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<<With that solution you will need to enable nested triggers.>> - Why do you feel that is needed?

I humbly withdraw that comment and feel totally stupid because I made the exact same mistake once before. My (incorrect) mindset was that recursive triggers do not fire unless that feature is turned on.  Wrong. They do fire, but with recursion inhibited.
So, you are correct, recursive triggers do NOT need to be enabled, and most likely, should not be.  And I congratulate you on a solution that works whether they are enabled or not.


Hi dqmq,

Thank you for your gracious remarks - raising the issue of the Recursive Triggers is instructive in this setting and was something I hadn't considered (since we have it turned off I never think about it), so is a valuable contribution to this discussion.  

<<And I congratulate you on a solution that works whether they are enabled or not. >> - I was going to suggest that this was misplaced, since I was under the impression that if Recursive Triggers were turned on then the trigger would be in trouble.  However, I have played this through on paper and I think we are also safe here, as you suggest.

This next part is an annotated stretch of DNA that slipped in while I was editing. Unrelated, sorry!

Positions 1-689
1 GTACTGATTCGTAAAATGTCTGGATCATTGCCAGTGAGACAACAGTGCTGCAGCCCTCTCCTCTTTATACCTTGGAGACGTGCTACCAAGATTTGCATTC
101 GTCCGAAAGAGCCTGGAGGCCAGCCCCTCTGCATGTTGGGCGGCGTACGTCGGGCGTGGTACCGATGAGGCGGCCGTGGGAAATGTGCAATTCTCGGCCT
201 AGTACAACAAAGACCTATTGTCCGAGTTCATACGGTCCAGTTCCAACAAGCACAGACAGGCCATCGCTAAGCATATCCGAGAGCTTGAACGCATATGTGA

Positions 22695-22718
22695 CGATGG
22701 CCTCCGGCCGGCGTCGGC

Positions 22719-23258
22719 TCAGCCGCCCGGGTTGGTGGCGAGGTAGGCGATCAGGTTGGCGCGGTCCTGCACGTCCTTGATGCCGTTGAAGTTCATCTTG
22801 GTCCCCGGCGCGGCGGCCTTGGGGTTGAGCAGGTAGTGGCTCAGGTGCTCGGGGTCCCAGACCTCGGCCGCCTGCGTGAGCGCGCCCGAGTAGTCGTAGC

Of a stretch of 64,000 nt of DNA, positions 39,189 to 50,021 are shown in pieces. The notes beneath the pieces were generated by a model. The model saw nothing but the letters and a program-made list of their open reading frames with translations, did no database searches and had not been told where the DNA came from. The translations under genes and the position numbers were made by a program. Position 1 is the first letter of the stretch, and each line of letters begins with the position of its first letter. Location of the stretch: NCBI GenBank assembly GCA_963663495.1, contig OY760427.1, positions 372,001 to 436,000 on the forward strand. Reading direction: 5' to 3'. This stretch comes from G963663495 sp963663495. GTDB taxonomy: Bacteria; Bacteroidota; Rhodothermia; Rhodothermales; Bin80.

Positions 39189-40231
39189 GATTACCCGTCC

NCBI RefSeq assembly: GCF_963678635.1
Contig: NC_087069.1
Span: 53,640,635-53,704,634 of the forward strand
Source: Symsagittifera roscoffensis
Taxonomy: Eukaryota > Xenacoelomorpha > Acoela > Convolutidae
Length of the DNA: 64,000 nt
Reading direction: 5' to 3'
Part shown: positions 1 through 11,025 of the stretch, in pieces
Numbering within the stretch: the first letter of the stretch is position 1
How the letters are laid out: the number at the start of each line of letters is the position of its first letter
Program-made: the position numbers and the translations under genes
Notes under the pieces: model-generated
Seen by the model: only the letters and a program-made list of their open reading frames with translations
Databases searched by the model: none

This is how it goes; see if you agree with this:

1) A column other than the "modified" column is updated in a single row, causing the trigger to fire
2) The old and new values of the "modified" column are the same causing the trigger to update the "modified" column
3) Updating the "modified" column causes the trigger to fire again.  However, this time the old and new values of the "modified" column are different, so the trigger won't update the row again.
4) We are done and OK.

So you are right - it should work whether Recursive Triggers are turned on or off (that is a relief!).

Yep, that's how I see it.  The only clarification I would suggest is in point .  The trigger fires once per update statement:
   even when multiple rows are updated
   even when "modified" is the only column updated